Dead fish pile up in the banks of the lagoon of the Hurtado dam in Acatlan de Juarez, Jalisco state, Mexico on July 1, 2013. Around 500 tonnes of fish were killed by the spill of molasses from a factory of cattle food upstream into the lagoon.
Spills of a thick, dark, sticky substance have been killing fish around the world recently, but the culprit isn't crude oil. Instead, it's molasses that's the deadly killer. And it's not the first.
Last week in Hawaii, 233,000 gallons of molasses spilled into the waters of Keehi Lagoon. Thousands of fish died after the dense molasses sank to the bottom of sea and suffocated the sea life.
In July, a spill of molasses into a Mexican river also killed thousands of fish (shown here). Although molasses isn't toxic, it smothers. The tons of rotting animals and molasses can then pose a health risk to people.
Panorama showing the aftermath of the Boston Molasses Disaster in 1919.
Beyond suffocating sea creatures, molasses spills can create a more direct threat to human life. In 1919, a 58-foot-tall tank of molasses burst in downtown Boston, unleashing 2.2 million gallons of sticky syrup on a low-lying area of Commercial Street, according to Yankee Magazine.
A wave of viscous molasses up to 30 feet tall tore through the surrounding neighborhood at 35 miles per hour, according to a different article in Yankee Magazine. The tragedy left 21 people dead and 150 injured. Rescue workers had difficulty identifying the dead because the molasses had formed a grisly glaze over their features. The property damage bill reached $1 million, which equated to $12.5 million in current dollars.
Toten Hall, a public house on Tottenham Court Road.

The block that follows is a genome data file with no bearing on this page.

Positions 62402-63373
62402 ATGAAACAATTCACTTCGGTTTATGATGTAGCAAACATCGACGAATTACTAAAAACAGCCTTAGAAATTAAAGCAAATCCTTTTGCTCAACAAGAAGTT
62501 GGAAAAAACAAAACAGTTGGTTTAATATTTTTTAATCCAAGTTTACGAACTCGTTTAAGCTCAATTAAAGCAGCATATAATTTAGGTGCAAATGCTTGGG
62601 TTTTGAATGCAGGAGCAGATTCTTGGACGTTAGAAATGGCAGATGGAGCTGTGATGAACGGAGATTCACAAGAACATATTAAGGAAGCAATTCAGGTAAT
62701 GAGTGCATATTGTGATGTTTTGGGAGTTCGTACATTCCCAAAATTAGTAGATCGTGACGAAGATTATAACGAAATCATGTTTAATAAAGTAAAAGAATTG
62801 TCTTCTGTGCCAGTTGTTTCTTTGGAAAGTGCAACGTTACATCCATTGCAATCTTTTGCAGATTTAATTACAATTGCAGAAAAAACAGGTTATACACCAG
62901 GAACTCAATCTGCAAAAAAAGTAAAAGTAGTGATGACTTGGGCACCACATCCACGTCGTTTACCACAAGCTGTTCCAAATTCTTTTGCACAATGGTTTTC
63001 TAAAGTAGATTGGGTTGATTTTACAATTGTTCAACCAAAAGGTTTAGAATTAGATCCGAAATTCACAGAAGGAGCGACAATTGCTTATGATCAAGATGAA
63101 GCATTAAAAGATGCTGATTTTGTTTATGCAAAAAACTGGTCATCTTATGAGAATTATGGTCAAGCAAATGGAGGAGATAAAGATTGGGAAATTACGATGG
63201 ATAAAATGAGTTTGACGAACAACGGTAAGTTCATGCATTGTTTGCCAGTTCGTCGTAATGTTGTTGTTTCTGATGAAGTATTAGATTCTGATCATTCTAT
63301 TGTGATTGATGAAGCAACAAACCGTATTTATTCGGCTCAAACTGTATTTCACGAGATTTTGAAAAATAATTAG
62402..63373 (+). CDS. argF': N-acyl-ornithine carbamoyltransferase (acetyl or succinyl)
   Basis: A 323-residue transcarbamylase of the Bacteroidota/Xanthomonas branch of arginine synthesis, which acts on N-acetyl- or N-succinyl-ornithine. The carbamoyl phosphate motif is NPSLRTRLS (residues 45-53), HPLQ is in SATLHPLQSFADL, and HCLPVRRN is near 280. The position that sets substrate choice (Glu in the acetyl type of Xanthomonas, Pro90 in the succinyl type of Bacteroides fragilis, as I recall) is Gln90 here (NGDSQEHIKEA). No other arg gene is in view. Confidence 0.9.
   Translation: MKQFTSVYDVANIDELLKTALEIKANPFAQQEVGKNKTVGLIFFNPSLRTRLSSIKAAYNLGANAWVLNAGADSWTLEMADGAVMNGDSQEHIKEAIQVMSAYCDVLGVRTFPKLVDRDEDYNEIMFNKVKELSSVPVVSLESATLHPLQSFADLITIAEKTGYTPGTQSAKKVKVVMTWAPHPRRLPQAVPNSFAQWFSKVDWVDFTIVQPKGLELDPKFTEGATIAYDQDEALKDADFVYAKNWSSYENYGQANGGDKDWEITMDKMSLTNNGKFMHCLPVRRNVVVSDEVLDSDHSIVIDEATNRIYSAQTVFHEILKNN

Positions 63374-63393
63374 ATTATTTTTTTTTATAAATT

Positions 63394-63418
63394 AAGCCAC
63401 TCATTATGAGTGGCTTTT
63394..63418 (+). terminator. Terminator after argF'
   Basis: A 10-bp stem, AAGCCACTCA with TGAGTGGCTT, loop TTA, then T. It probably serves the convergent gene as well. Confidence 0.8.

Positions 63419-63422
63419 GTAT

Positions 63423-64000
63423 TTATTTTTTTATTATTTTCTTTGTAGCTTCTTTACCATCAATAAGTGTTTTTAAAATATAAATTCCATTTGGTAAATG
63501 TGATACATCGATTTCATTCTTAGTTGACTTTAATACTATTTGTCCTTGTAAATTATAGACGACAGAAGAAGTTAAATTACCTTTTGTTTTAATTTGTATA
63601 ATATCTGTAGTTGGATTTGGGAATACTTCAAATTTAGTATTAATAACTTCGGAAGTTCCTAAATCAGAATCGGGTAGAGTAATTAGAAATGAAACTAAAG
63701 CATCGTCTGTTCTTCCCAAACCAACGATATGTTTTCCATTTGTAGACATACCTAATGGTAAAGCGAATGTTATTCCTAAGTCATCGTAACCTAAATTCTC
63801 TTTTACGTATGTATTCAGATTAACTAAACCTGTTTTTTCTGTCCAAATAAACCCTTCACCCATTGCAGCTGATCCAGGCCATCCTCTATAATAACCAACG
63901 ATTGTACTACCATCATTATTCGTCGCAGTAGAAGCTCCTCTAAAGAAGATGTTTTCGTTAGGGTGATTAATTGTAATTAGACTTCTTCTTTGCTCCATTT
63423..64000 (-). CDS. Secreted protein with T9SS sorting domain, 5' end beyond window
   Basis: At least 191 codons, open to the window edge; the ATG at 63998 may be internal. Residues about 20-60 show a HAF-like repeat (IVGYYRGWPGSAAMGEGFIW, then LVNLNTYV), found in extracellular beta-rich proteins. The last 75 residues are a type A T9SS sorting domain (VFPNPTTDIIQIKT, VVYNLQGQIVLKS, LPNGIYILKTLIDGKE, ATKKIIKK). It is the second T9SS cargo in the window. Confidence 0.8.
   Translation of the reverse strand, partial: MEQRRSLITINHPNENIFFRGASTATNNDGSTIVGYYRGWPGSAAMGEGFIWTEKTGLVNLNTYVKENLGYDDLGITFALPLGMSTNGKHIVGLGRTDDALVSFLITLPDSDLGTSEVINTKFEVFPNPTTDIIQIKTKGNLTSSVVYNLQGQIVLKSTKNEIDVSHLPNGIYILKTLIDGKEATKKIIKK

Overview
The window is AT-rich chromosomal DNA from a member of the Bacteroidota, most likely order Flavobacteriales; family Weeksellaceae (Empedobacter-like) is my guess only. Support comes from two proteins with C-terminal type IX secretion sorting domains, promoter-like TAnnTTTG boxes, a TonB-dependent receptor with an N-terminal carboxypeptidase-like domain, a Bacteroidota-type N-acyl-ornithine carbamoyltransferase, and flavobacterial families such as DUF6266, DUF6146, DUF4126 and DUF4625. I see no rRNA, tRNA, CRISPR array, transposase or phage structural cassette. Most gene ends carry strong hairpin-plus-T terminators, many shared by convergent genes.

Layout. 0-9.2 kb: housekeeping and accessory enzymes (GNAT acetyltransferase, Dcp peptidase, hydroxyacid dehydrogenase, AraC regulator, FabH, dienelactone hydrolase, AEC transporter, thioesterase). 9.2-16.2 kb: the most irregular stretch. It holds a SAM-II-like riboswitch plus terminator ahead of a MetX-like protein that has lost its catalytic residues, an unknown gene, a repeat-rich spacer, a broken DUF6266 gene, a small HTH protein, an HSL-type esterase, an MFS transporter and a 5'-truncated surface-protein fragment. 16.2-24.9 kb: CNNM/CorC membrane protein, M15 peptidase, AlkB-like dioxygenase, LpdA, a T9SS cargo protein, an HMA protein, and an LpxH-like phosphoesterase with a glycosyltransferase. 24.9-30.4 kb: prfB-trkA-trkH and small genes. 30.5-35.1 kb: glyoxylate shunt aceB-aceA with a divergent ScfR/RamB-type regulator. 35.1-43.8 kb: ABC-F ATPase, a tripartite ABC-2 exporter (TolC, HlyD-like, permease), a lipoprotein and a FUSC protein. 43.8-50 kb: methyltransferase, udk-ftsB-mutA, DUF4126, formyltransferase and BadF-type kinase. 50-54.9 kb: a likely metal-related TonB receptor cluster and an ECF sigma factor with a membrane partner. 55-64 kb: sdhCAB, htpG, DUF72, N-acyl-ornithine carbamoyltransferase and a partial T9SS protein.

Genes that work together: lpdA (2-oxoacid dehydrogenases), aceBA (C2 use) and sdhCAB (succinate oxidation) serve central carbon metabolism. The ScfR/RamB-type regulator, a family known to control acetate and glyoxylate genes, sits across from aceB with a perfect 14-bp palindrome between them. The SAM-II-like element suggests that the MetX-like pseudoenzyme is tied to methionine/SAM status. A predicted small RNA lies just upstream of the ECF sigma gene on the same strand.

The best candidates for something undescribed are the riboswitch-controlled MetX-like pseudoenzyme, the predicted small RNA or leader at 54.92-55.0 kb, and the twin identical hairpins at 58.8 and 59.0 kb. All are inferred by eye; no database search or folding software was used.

An excess of alcohol can prove deadly. And never more so than when approximately 388,333 U.S. gallons (147,000 L) of dark-hued porter beer flooded a London tenement, called the St. Giles Rookery, on Tottenham Court Road on Oct. 17, 1814, according to an archive of the Times from two days after the disaster.
The disaster occurred after a 22-foot-tall beer storage tank at the Meux and Company Brewery ruptured and caused other tanks to burst. At least seven people drowned or were crushed to death by debris during the beer deluge, including two children and a teenaged girl. The teenager worked at a pub that crumbled on top of her as the beer engulfed the area.
Workers clean up 45,000 pounds of beer, about 4,000 cases that spilled from a big rig when it overturned in heavy rainfall on the 210 freeway on Jan. 8, 2005 in San Dimas, Calif.
Beer spills such as the one pictured above are a common road hazard on the highway.
A more recent beer spill caused only minor injuries and monetary losses. Last month, a tractor trailer hauling Heineken beer tipped over after blowing a tire and crossing the median in Ohio, reported WHIO. The truck collided with a minivan, then flipped on its side and broke open. The shattered Heineken bottles covered the highway in beer and glass.
The woman driving the minivan and the man driving the truck were both taken to the hospital with only minor injuries.
In Tysfjord, Norway, a goat cheese fire left the Brattli tunnel still smelling of cheese a month after the accident.
In January, burning cheese seriously damaged Bratti Tunnel near Tysjford, Norway. Twenty-seven metric tons of brown-tinted goat cheese, known as brunost, caught fire. The cheese burned for five days and closed for more than a month.